Here at BA Central, we’re* big supporters of evidence-based reality and using science as a way to collect and weigh that evidence.
The problem is that a lot of science isn’t well understood by the public for a large number of reasons; some folks blame the education system, which certainly has issues, though perhaps a much larger and more endemic problem is ideology, which gets into your brain and acts like a bouncer at a bar, only letting through ideas that are on a preconceived checklist.
Evolution is an obvious example. Despite being one of the fundamental bases for all of modern biology (along with things like molecular biology, genetics, and so on), it is routinely and falsely attacked by many. A lot of scientists and science communicators scratch their heads over that; what’s hard for us on this side of reality to understand is how anyone can ignore the vast mountains of evidence supporting evolution.
My friend Zach Weiner put his finger right on it, in my opinion, when he wrote this:
I think that’s it; the folks who don’t “believe” in evolution are the ones disseminating a weird, wrong, strawman version of it.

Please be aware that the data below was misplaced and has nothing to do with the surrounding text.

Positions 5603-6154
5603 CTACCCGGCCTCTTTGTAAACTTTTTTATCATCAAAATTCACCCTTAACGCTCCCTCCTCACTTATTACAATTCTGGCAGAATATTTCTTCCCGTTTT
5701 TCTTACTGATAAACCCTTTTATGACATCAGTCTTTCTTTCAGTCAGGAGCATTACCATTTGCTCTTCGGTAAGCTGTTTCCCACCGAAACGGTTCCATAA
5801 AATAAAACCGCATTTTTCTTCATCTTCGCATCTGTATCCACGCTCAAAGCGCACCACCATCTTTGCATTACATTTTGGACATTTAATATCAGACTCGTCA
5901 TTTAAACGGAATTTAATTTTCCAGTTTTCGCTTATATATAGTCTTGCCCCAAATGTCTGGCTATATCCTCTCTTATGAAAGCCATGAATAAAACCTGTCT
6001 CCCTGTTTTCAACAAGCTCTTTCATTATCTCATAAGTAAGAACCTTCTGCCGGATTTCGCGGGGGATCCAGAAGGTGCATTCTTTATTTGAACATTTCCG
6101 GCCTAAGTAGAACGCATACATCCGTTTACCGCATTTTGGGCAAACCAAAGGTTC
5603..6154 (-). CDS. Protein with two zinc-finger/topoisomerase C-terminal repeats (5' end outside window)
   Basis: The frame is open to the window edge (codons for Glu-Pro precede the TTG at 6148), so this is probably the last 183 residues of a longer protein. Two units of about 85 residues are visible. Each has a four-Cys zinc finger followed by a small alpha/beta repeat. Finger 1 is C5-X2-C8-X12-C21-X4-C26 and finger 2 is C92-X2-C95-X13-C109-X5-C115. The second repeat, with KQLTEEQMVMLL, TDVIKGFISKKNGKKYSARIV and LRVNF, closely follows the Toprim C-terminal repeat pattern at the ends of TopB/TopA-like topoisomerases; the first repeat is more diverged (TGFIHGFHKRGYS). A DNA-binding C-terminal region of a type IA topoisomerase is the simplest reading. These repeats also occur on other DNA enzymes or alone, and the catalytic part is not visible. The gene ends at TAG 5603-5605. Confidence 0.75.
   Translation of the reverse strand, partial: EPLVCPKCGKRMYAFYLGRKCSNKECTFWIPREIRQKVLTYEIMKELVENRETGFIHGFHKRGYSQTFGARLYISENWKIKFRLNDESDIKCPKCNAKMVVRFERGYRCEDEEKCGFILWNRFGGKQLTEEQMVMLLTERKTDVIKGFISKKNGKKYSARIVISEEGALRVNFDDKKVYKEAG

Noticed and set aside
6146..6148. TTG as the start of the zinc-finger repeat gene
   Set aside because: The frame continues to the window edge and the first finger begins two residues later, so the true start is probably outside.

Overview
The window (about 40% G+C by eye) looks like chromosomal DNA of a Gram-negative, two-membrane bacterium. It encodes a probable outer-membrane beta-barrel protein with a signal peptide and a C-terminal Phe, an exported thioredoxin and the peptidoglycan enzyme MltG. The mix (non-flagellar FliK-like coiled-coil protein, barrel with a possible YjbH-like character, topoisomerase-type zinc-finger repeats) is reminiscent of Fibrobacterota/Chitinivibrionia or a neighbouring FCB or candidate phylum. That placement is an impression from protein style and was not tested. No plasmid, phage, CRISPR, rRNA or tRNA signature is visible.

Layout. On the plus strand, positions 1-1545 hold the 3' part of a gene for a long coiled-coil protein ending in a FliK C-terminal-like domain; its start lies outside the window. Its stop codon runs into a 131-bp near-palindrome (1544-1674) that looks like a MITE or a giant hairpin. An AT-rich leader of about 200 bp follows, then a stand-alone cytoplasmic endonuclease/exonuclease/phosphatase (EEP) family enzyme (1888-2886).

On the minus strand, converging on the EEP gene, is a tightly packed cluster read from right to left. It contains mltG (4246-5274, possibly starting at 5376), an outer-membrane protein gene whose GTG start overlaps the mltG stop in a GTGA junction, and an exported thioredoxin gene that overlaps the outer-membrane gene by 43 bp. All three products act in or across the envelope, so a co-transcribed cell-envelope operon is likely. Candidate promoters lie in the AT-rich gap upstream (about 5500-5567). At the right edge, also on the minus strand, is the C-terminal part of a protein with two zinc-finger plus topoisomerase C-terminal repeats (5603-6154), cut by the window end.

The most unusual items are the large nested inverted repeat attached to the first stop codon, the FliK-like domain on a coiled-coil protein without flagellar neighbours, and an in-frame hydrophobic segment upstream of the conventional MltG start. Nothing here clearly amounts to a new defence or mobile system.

While there’s not a huge amount I can do about that, what I can do is try to make correct, easy-to-understand information about evolution available. I’ve done it before and it seemed to work out well.
So I’m pleased to send y’all to a great website called “Stated Clearly,” where artist and science communicator Jon Perry has created a series of wonderful videos where information about and evidence for evolution is, well, stated clearly.
The video “What Is the Evidence for Evolution?” is fantastic. It’s simple without being oversimplified, and it gives clear examples that can be followed easily even if you’re not all that familiar with the science.
That last part is critical, because, as Zach pointed out, the ones fighting tooth and nail against evolution are almost assuredly not that familiar with it. If they were, we wouldn’t be spending our time defending evolution. We’d be spending more money investigating it.
Perry has assembled quite a team to create these videos (including, I was pleased to see, Rosemary Mosco, a field naturalist, science communicator, and friend-of-a-friend). There are articles there as well expounding further on some of the themes.
The evidence video was sponsored wholly through Kickstarter, which is great, since it costs a fair bit to put together something like this. If you have any extra filthy lucre lying around, you should consider throwing it their way. They’ll have merchandise soon, and I’ll be keeping an eye out for that. I want a shirt of Darwin riding an Archaeopteryx.
Tip o’ the telomere to Raw Story.